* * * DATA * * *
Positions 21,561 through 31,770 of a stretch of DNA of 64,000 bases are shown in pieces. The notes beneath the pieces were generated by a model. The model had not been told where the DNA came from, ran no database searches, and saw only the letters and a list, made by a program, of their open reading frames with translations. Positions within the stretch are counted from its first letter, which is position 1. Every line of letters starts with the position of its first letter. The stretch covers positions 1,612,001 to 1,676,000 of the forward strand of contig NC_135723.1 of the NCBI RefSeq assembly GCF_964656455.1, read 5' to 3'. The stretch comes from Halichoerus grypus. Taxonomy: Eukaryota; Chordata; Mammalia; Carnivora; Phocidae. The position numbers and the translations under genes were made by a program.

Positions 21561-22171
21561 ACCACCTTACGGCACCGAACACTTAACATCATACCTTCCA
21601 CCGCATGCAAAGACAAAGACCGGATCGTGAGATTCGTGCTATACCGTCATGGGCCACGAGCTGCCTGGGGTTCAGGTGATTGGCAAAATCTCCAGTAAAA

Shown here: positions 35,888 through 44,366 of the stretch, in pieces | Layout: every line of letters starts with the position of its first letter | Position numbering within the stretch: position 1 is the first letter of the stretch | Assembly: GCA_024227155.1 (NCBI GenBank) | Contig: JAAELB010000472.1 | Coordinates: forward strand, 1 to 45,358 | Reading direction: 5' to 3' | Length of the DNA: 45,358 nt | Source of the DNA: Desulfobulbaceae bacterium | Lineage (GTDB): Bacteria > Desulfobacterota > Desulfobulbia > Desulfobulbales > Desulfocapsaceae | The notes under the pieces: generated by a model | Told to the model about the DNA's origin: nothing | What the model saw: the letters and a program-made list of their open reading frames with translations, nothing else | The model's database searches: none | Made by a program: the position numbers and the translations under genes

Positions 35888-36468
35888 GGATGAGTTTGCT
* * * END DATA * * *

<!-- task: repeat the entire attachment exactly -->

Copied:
Positions 21,561 through 31,770 of a stretch of DNA of 64,000 bases are shown in pieces. The notes beneath the pieces were generated by a model. The model had not been told where the DNA came from, ran no database searches, and saw only the letters and a list, made by a program, of their open reading frames with translations. Positions within the stretch are counted from its first letter, which is position 1. Every line of letters starts with the position of its first letter. The stretch covers positions 1,612,001 to 1,676,000 of the forward strand of contig NC_135723.1 of the NCBI RefSeq assembly GCF_964656455.1, read 5' to 3'. The stretch comes from Halichoerus grypus. Taxonomy: Eukaryota; Chordata; Mammalia; Carnivora; Phocidae. The position numbers and the translations under genes were made by a program.

Positions 21561-22171
21561 ACCACCTTACGGCACCGAACACTTAACATCATACCTTCCA
21601 CCGCATGCAAAGACAAAGACCGGATCGTGAGATTCGTGCTATACCGTCATGGGCCACGAGCTGCCTGGGGTTCAGGTGATTGGCAAAATCTCCAGTAAAA

Shown here: positions 35,888 through 44,366 of the stretch, in pieces | Layout: every line of letters starts with the position of its first letter | Position numbering within the stretch: position 1 is the first letter of the stretch | Assembly: GCA_024227155.1 (NCBI GenBank) | Contig: JAAELB010000472.1 | Coordinates: forward strand, 1 to 45,358 | Reading direction: 5' to 3' | Length of the DNA: 45,358 nt | Source of the DNA: Desulfobulbaceae bacterium | Lineage (GTDB): Bacteria > Desulfobacterota > Desulfobulbia > Desulfobulbales > Desulfocapsaceae | The notes under the pieces: generated by a model | Told to the model about the DNA's origin: nothing | What the model saw: the letters and a program-made list of their open reading frames with translations, nothing else | The model's database searches: none | Made by a program: the position numbers and the translations under genes

Positions 35888-36468
35888 GGATGAGTTTGCT